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Face Masks – COVID PPE- When and how to use

Face Masks - Covid Masks - PPE for COVID 19

Face Masks – COVID PPE- When and how to use

Medicshield offer information in line with government legislation and advice from the World Health organisation on Face Masks and all PPE Equipment, to help the general public and different industries to meet the necessary criteria to prevent the spread of the COVID-19 infection.

We understand that it can be confusing to keep up with the latest recommendations on personal protective equipment and understanding which face masks are suitable for different environments and scenarios, Medicshield offer guides to help you get the clarity you need.

Types of face masks

To help you understand the available masks and which ones you need for different scenarios, workplaces or just for general use. 

Medical Masks – There are 2 main categories of medical masks, respirator masks and surgical face masks

Some examples of respirator masks are:

Surgical Masks:

The difference between Type 1 and Type II Masks

The difference between the different grades of surgical face masks is the bacterial filtration efficiency, referred to as BFE. This is a crucial factor for mask efficiency in medical environments, close contact working or when dealing with a potential or confirmed case of infection.

The extent to which filters remove airborne particles is referred to as filtration efficiency. Type I and Type IR face masks provide a BFF of 95%, Type II and Type IIR face masks bacterial infection filtration is 98%. 

Type IR and Type IIR masks also offer the extra protective benefit of being fluid resistant, represented by the R in the name. Both the Type IR and Type IIR face masks offer the same splash resistance and breathing resistance. These face masks prevent the wearer from infecting their surrounding area but don’t prevent the wearer from airborne contaminants and viruses such as the COVID-19 virus.

Type II face masks

Type II face masks are protective 3 ply surgical face masks designed to prevent large particles from reaching surfaces or patients but are not effective in an environment where bodily fluids or blood is present.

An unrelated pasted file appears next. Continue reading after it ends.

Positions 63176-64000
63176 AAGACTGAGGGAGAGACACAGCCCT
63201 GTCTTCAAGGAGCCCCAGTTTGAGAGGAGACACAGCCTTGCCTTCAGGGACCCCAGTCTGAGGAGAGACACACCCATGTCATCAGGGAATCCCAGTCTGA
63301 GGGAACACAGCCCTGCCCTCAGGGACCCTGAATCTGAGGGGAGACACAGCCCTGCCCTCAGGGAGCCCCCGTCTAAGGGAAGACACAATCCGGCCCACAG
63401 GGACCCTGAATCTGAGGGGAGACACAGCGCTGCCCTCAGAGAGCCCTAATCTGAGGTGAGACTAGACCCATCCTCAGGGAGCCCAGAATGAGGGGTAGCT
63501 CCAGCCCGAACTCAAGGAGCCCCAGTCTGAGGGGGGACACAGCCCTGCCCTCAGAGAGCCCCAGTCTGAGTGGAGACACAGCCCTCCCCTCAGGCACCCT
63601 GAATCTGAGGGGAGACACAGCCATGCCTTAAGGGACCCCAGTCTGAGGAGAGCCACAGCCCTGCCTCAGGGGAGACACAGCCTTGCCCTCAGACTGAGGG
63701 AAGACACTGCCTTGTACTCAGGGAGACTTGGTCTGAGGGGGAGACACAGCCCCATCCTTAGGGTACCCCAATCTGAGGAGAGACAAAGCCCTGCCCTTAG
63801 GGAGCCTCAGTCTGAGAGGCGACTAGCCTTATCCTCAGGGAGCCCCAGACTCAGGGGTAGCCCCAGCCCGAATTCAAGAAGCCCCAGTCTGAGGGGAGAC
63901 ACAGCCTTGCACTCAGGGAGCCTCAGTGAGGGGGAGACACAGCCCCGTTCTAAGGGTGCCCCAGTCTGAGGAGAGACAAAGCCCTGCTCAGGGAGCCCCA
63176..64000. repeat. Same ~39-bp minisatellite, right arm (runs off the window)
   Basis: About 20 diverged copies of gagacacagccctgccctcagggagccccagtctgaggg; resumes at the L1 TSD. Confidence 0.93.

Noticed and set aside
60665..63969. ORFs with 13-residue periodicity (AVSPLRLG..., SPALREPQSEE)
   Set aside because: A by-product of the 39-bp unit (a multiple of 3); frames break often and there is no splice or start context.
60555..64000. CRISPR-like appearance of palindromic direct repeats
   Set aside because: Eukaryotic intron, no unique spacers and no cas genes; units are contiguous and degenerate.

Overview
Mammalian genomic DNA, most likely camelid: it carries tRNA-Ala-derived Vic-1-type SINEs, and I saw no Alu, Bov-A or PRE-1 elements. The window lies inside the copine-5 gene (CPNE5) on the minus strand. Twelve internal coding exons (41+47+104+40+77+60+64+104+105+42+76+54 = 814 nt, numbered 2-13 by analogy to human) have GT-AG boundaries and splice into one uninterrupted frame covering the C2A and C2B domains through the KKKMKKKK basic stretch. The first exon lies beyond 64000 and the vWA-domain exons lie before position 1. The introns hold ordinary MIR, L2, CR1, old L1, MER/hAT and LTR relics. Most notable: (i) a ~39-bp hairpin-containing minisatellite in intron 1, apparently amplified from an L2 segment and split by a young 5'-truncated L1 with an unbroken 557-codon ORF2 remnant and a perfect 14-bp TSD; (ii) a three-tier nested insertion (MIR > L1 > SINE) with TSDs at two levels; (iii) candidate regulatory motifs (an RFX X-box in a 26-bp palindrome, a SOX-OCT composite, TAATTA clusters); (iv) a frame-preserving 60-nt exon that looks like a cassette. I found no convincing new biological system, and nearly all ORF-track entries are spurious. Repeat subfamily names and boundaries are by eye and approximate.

Type II face masks have a 3 ply protective layer and a pleat design with ties or loops.

Type IIR face masks

The Type IIR masks offer the highest level of protection of all the surgical masks with a 4 ply, so 4 protective layers and a fluid resistance enabling their use in environments with blood and bodily fluids.

Type IIR face masks have 4 protective layers, fluid resistance, 98% BFE, pleat design with ties and ear loops.

How to wear medical masks

  • Masks are effective only when used in combination with frequent hand-cleaning with alcohol-based hand sanitiser or soap and water. Before touching the mask wash your hands.
  • Hold the mask thick bendable strip at the top and the coloured side on the outside.
  • Surgical masks come with either ear loops or ties. The ear loops are placed around each ear and the ties tie at the crown of your head.
  • If the medical mask has bands pull both bands over your head with one securely at the nape of your neck and the other on the crown of your head.
  • Pull the mask over your mouth and chin and ensure that your mouth and nose are covered.

The difference between a surgical mask and a respiratory mask

Surgical masks are disposable and loose-fitting; they are used to block large potentially infected droplets, splashes or sprays from the wearer’s respiratory system, nose or mouth during surgical procedures.

The Type IIR mask offers the most protection of the medical masks with 4 layers and with the extra protective benefit of being fluid resistant, represented by the R in the name.

Surgical masks also remind the wearer not to touch their face, which is the main cause of spread of bacteria and viruses such as CoronavirusCOVID-19, by cross contamination.

Unlike respirator masks, Type IIR masks do not filter the air of small particles and as they are loose fitting they are not as protective against germs.

Respirator Masks

The difference between FFP2 and FFP3 face masks

FFP2 face masks are the recommended standard or grade to protect against infection in healthcare and dental environments.

The respirator masks are either valved or unvalved masks designed to protect the respiratory system. The FFP2 masks provide a minimum of 94% filtration & 8% maximum leakage to the inside. 

The masks were previously used by healthcare workers and as NHS PPE to protect against influenza viruses but are currently used for the prevention and control of the global pandemic coronavirus also known as COVID-19 or the Wuhan virus.

The FFP3 masks offer the most effective protection with a filtration rate of 99% and a maximum leakage to the inside of 2%. The FFP3 respirator masks are designed to fit more snugly to the face for added protection and are typically valved to aid breathing as the filtration material is much thicker.

FFP3 respirator masks are only required during Aerosol Generating Procedures (AGP) as these can lead to exposure to aerosol viral particles. There is a particular risk of aerosols in high-risk units such as ICU, so you should always wear a mask in these units.

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